Execs for American Big Tech companies including Google, Facebook, Apple and Amazon have probably been enjoying a few sleepless nights since the reappointment of Margrethe Vestager, the bare knuckles European competition supremo, to her post as European Commissioner for Competition, along with her elevation to a powerful new position, Executive Vice-President for Digital Affairs. Now it appears all their worst corporate nightmares were true: in three hours of barnburner testimony to the European Parliament’s industry, internal market and economic affairs committees, Vestager laid out plans to double down on her previous enforcement efforts, including moving beyond multi-billion-dollar fines to new penalties for tech companies that transgress. Politico and The Financial Times summarize the salient points.
- Vestager listed priorities including reforming taxation to keep pace with the era of digital economy and ensuring that EU citizens have full control of their personal data — two critical areas for Big Tech companies, signaling more legal and regulatory collisions in the near future.
- On taxation, Vestager said the EU supports OECD efforts to align global tax rules but is prepared to act unilaterally if there’s no progress there. She also gave encouragement to EU member states that have already imposed digital taxes. Ominously, she forecast more use of Commission powers to force companies to pay huge back taxes if they are found to have avoid them with cross-border accounting moves, similar to the €13 billion sum Apple was ordered to pay to Ireland.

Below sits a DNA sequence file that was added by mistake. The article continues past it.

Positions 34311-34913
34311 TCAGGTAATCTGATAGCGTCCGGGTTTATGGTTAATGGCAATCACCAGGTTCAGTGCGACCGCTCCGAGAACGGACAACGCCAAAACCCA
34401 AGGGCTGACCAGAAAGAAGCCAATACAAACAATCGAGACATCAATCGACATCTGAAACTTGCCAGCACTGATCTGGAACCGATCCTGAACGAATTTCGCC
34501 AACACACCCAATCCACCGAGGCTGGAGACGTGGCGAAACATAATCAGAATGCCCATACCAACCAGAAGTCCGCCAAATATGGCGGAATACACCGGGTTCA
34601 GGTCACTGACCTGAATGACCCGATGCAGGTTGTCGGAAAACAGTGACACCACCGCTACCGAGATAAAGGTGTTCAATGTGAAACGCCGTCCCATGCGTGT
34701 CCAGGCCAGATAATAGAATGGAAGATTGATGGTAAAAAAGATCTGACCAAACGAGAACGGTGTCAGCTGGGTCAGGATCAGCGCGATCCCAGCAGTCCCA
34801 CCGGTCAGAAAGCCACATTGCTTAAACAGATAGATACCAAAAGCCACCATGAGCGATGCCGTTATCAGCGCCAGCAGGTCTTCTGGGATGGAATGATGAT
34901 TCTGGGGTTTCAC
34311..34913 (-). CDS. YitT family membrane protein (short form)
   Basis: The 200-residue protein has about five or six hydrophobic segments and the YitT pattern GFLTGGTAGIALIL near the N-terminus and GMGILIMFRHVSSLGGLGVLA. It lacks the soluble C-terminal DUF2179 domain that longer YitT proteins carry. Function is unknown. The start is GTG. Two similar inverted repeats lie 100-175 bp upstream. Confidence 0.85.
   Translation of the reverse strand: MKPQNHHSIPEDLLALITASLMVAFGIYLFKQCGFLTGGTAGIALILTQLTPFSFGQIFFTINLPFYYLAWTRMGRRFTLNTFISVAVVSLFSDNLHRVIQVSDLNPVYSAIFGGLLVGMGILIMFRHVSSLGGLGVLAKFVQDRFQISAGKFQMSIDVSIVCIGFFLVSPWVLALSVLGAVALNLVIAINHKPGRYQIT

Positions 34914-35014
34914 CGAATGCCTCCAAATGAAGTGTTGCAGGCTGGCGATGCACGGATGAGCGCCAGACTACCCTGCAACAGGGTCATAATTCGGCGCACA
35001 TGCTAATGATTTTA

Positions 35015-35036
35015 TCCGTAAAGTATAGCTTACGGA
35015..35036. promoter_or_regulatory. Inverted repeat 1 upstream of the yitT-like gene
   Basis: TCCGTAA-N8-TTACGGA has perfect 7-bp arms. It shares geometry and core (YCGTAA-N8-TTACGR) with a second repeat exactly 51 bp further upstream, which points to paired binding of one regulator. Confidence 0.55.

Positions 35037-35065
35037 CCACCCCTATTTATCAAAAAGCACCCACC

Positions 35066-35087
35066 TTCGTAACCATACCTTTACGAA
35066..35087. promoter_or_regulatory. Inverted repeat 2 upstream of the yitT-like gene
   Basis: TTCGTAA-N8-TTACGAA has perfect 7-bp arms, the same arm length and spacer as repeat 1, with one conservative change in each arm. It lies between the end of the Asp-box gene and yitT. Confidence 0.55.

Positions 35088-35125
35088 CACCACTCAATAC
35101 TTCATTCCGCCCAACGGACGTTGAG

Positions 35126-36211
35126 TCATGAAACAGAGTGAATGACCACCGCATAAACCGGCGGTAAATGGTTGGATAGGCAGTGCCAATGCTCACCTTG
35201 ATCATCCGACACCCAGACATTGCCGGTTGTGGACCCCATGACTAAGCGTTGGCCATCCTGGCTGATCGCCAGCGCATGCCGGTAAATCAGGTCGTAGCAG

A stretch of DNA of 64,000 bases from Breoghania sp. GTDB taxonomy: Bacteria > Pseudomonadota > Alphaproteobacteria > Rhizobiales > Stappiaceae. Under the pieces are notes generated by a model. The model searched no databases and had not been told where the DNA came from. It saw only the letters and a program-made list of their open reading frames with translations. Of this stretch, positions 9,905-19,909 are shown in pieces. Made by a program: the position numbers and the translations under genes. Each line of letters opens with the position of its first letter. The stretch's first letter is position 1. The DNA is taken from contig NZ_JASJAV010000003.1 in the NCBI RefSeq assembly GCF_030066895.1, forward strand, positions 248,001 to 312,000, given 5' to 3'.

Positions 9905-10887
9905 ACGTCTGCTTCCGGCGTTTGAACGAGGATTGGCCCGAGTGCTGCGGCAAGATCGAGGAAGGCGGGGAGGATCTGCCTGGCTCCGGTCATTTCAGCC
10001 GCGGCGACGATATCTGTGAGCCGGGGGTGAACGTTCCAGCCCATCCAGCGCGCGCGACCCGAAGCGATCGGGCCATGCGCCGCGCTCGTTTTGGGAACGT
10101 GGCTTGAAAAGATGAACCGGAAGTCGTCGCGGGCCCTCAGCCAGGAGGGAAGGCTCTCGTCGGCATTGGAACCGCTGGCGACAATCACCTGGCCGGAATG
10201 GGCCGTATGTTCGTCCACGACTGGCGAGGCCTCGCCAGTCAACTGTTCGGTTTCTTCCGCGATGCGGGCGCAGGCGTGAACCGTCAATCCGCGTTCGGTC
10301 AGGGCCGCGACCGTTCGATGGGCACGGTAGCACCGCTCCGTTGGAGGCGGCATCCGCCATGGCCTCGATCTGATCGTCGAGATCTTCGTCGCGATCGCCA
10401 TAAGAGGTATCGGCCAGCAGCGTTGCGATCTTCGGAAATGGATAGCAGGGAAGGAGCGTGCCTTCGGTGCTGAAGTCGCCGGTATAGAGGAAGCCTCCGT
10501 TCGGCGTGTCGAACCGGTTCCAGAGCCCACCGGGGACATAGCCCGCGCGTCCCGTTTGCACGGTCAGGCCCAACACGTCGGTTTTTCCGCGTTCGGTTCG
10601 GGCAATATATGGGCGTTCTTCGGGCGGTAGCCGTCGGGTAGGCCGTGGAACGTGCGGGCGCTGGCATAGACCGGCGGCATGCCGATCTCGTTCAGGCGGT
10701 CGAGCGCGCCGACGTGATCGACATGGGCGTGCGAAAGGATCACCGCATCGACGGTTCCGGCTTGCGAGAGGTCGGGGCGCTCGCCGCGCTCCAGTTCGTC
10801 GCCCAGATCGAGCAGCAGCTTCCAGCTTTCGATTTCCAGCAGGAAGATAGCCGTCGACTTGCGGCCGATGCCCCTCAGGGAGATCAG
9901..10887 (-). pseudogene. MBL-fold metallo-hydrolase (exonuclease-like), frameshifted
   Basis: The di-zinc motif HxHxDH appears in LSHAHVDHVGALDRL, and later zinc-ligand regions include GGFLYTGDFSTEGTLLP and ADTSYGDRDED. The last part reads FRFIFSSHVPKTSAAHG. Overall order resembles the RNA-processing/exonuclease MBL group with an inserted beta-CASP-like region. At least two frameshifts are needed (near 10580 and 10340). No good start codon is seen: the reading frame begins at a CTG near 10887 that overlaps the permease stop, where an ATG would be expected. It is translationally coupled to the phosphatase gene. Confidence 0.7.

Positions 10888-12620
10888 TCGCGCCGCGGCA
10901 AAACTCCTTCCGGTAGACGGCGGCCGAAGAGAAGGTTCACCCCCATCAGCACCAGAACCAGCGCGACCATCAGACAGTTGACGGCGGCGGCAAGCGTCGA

- In the past she has indicated that she considers the issues of personal data ownership and fair competition to be closely related. Her testimony expanded on these points, as Vestager took swipes at “surveillance capitalism,” a thinly veiled reference to data-hungry U.S. Big Tech.
- Expanded penalties will include measures besides fines, Vestager warned, while leaving it vague: “For the future we will be much more aware as to what it’s needed in order for competition to come back in a market that has been plagued with illegal behaviour by one or more companies.”
- Positive point: while warning that regulators had the power to order the break up of digital giants, she expressed reluctance, saying she would prefer less intrusive measures.
- More quotes: “My pledge is not to make Europe like China or like America. My pledge is to make Europe more like itself.”
- “Some say China has all the data, and the U.S. has all the money. But in Europe, we have purpose.”
- “One thing I have learned from surveillance capitalism is that it’s not you searching Google, but Google searching you. We need to regulate how companies collect, store and use data so it helps society.”